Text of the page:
gore (third-person singular simple present gores, present participle goring, simple past and past participle gored)

  1. To cut in a triangular form.
  2. To provide with a gore.
    to gore an apron

Anagrams

  • Geor., Gero, Ogre, Rego, ergo, ergo-, gero-, goer, ogre, orge, rego, roge

Dutch

Pronunciation

Adjective

gore

  1. Inflected form of goor

Middle English

Etymology 1

Inherited from Old English gāra, from Proto-Germanic *gaizô.

Alternative forms

  • gare, goore, gour, gower

Pronunciation

  • IPA(key): /ˈɡɔːr(ə)/

Noun

gore (plural gores or goren)

  1. A triangle-shaped plot of land; a gore.
  2. A triangle-shaped piece or patch of fabric.
  3. A piece of clothing (especially a loose-fitting one, such as a coat or dress)
  4. (rare) A piece of armour; a mail coat.
  5. (rare) A triangle-shaped piece of armor.
Descendants
  • English: gore
  • Scots: gair
References
  • “gōre, n.(2).”, in MED Online, Ann Arbor, Mich.: University of Michigan, 2007, retrieved 2018-07-26.

Etymology 2

Inherited from Old English gor, from Proto-Germanic *gurą.

Alternative forms

  • gorre, gor

Pronunciation

  • IPA(key): /ˈɡɔːr/

Noun

gore (uncountable)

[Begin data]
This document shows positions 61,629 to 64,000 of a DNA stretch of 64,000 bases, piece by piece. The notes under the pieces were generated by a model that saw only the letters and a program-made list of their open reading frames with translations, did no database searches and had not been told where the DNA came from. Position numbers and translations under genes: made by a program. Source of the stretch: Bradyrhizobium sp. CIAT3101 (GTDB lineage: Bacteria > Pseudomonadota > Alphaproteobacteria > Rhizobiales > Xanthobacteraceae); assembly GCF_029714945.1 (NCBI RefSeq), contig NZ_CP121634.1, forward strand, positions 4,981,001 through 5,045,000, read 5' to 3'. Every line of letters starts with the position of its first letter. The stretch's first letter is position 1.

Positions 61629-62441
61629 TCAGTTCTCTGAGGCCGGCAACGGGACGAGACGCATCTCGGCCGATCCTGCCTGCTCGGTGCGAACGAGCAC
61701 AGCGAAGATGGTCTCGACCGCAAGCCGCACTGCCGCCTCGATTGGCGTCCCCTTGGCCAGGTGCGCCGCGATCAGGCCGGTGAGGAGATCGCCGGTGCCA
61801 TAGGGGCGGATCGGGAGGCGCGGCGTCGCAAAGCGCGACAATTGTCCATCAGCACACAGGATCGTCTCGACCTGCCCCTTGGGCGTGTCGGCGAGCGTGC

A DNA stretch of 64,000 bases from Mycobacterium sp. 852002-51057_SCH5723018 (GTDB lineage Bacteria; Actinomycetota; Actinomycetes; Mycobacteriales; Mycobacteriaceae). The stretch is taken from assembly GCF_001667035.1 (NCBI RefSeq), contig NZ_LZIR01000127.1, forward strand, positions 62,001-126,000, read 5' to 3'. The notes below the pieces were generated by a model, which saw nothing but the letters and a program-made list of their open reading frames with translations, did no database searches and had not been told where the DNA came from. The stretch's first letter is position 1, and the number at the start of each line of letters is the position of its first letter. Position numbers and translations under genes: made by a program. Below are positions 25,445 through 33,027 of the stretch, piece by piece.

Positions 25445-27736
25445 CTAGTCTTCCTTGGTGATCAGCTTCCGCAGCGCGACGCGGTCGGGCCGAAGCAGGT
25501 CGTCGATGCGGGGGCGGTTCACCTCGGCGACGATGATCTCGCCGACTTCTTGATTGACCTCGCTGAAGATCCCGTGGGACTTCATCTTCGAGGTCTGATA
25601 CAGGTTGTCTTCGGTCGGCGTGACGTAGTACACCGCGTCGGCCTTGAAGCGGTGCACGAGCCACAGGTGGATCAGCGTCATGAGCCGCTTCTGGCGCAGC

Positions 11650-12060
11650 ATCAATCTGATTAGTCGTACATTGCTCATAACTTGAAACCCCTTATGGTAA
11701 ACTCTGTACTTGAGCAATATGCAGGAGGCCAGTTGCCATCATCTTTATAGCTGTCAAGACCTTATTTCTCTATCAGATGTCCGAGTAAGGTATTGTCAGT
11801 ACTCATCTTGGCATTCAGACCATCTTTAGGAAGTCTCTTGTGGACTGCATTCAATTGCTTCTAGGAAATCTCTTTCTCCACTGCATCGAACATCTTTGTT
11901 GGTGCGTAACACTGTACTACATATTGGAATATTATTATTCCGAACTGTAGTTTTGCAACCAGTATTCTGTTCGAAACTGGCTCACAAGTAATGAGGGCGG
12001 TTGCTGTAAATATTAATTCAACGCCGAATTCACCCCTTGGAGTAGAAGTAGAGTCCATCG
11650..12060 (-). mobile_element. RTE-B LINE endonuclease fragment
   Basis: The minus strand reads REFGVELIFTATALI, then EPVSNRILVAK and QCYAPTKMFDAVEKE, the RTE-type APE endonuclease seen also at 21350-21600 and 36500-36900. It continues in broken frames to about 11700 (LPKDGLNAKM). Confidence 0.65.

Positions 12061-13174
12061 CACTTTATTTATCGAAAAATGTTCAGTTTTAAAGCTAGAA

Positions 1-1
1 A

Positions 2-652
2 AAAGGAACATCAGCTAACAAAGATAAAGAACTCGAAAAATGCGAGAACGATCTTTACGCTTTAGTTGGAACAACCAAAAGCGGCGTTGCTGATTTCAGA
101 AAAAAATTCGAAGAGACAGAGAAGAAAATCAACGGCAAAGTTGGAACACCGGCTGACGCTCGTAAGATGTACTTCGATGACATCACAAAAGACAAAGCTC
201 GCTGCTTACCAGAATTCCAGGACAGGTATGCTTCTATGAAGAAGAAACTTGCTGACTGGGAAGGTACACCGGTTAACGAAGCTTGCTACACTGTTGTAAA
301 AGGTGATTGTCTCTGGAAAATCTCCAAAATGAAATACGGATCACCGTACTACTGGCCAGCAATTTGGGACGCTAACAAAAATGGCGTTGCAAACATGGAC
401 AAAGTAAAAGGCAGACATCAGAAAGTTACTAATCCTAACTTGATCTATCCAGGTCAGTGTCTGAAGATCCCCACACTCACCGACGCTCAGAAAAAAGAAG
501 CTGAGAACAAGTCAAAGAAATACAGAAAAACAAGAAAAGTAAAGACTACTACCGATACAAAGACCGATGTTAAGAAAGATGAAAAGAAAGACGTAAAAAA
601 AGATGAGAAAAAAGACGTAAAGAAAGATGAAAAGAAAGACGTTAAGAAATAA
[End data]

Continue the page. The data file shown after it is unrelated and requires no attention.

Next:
1. Muck, filth, dirt; that which causes dirtiness
  2. (figuratively) Iniquity, sinfulness.
  3. (rare) A despicable individual.
Descendants
  • English: gore
  • Scots: goor, gure
References
  • “gōre, n.(3).”, in MED Online, Ann Arbor, Mich.: University of Michigan, 2007, retrieved 2018-07-26.

Etymology 3

Inherited from Old English gār.

Noun

gore

  1. Alternative form of gare

Northern Kurdish

Etymology

Related to Persian جوراب(jôrâb).

Noun

gore ?

  1. sock
  2. stocking

Portuguese

Verb

gore

  1. first-person singular present subjunctive of gorar
  2. third-person singular present subjunctive of gorar
  3. third-person singular imperative of gorar

Serbo-Croatian

Etymology 1

From Proto-Slavic *gora; compare gora (hill).

Pronunciation

  • IPA(key): /ɡôre/
  • Hyphenation: go‧re

Adverb

gȍre (Cyrillic spelling го̏ре)

  1. up, above

Antonyms

  • dolje/dole

Noun

gȍre f (Cyrillic spelling го̏ре)

  1. genitive singular of gora
  2. nominative plural of gora
  3. accusative singular of gora
  4. vocative singular of gora

Etymology 2

(This etymology is missing or incomplete. Please add to it, or discuss it at the Etymology scriptorium.)

Pronunciation

  • IPA(key): /ɡôreː/
  • Hyphenation: go‧re

Adverb

gȍrē (Cyrillic spelling го̏ре̄)

  1. worse

Shona